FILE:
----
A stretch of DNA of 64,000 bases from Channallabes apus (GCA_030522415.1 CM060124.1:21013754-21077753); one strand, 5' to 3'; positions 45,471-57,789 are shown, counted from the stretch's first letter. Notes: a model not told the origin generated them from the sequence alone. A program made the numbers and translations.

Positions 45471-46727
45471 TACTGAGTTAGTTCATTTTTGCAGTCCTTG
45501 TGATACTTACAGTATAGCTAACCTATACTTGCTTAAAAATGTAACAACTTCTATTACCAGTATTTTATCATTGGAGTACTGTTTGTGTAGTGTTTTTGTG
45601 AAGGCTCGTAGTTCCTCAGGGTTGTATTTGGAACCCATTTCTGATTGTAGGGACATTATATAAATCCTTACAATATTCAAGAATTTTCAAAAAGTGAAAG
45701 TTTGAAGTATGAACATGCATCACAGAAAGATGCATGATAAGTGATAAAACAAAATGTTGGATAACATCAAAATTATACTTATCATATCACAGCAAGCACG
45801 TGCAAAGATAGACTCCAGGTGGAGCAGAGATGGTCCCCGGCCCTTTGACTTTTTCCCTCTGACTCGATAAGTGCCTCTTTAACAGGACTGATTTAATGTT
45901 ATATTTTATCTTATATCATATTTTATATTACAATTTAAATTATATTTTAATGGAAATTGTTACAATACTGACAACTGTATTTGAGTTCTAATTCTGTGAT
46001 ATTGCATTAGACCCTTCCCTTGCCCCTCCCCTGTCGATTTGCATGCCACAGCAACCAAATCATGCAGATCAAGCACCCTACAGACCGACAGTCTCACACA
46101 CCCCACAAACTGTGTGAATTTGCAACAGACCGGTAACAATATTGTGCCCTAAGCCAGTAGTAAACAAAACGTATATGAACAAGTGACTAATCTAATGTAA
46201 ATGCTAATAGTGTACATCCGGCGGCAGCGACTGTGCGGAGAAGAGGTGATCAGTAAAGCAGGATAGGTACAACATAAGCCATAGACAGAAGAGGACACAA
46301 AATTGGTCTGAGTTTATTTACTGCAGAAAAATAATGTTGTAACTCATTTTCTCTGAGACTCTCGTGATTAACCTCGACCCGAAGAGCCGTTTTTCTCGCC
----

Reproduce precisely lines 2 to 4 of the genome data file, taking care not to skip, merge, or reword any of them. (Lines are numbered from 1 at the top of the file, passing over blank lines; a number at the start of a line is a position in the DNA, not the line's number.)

Positions 45471-46727
45471 TACTGAGTTAGTTCATTTTTGCAGTCCTTG
45501 TGATACTTACAGTATAGCTAACCTATACTTGCTTAAAAATGTAACAACTTCTATTACCAGTATTTTATCATTGGAGTACTGTTTGTGTAGTGTTTTTGTG